Good news from Poland. The Foundation for the Preservation of Jewish Heritage in Poland (FODZ) reports that the restoration of the roof of the 18th century synagogue in Przysucha was completed in September — a major step in the preservation of this historic building.
The works, supported by the Minister of Culture and National Heritage of the Republic of Poland, begun in June 2013 and in October the results were accepted by the Monument Conservator. The project is supported by the Minister of Culture and National Heritage of the Republic of Poland.
Restoration of the synagogue is a key current project of FODZ. The web page for the project describes the synagogue:
The synagogue in Przysucha (yid. Parshishe vel Przishe) was built between 1774 and 1777. With an area of 650m², it is a massive limestone building towering over a small town (current population: 6800). The main prayer chamber is rectangular, with a vaulted ceiling descending in the middle towards a four-piered structure formerly framing the bima (reader’s podium). The aron ha-kodesh, framed by a portal topped with stucco griffins, has also been preserved. Some polychromies remain on the walls.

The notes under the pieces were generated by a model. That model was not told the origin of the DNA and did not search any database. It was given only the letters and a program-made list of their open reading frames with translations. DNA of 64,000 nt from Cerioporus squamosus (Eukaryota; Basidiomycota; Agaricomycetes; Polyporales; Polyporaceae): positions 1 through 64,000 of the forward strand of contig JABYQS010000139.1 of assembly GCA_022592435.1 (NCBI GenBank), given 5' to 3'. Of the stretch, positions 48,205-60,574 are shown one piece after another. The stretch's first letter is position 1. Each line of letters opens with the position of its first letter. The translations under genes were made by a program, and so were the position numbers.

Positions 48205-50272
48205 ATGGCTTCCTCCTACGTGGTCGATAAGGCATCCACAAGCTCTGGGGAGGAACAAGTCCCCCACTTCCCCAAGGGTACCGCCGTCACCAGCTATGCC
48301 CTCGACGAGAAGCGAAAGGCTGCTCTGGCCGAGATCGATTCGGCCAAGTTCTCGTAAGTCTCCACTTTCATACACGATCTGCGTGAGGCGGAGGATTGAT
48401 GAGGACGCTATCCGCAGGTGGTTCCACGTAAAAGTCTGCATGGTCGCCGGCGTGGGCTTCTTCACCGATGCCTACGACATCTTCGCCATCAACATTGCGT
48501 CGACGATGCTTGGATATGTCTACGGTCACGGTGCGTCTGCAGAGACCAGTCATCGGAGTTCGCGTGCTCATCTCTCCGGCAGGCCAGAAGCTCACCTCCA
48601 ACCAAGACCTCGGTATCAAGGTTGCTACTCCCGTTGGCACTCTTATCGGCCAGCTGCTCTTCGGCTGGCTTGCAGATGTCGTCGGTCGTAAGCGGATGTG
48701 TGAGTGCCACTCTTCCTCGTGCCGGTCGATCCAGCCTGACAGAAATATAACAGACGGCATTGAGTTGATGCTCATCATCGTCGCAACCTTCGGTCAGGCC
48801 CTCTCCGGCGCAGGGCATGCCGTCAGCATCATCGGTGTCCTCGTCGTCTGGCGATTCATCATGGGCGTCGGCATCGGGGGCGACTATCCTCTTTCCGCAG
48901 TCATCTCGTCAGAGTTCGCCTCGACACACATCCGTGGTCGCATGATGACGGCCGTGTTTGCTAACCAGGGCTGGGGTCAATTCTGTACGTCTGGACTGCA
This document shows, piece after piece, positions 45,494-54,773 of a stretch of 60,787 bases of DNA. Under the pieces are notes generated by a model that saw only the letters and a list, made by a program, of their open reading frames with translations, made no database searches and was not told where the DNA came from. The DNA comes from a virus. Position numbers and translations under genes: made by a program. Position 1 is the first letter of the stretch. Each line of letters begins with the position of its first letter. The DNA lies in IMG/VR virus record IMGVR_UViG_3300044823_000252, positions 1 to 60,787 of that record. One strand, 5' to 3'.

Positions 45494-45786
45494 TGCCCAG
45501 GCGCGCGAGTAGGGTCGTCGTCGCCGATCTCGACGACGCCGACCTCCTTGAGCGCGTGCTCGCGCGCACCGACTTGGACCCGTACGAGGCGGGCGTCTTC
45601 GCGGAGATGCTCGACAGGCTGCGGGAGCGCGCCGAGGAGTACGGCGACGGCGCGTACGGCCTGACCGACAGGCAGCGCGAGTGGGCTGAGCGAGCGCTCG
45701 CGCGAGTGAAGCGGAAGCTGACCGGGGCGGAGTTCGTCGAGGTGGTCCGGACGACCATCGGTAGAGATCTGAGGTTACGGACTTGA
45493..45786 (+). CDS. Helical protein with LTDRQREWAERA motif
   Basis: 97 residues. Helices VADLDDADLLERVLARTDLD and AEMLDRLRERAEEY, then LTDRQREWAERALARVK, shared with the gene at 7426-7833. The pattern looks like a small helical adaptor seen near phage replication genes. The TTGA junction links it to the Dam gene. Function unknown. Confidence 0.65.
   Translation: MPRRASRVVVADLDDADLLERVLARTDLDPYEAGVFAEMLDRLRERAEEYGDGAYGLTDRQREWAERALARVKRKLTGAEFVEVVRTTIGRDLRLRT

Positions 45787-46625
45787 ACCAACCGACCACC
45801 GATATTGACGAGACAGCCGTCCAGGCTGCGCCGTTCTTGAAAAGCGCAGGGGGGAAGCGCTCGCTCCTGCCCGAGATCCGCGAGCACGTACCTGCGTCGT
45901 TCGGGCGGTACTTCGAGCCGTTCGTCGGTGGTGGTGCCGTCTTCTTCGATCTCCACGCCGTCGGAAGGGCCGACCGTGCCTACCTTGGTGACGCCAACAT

Jewish settlers arrived in Przysucha shortly after the town’s first location in 1713, establishing a community and founding a Jewish cemetery (still extant today). The town became a centre of Chassidism towards the end of the 18th c. and gained considerable renown for its tzadikkim (Chassidic religious leaders): Abraham of Przysucha (d. 1806), Jacob Yitzhak ben Asher (1766-1813), known as the Holy Jew of Przysucha and credited with being the first propagator of Chassidism in Central Poland, and the latter’s disciple Simcha Bunem (1784-1827). Their ohelot (mausoleums), constructed in the 1980’s at the local Jewish cemetery, are still regularly visited by Chassidim from all over the world.
On the eve of the World War II Jews constituted over 60% of the town’s population. The war brought total extermination of the Jewish community. Thus, an entire era of the town history, lasting over 200 years, was ended.
The Foundation for the Preservation of Jewish Heritage in Poland came into ownership of the site in 2007. In 2008, we carried out essential protective renovations, but the building still needs urgent repairs. In December 2009 we have completed the construction and conservation documentation, which gives us the ability to apply for the European Union funds necessary to start the restoration and adaptation works.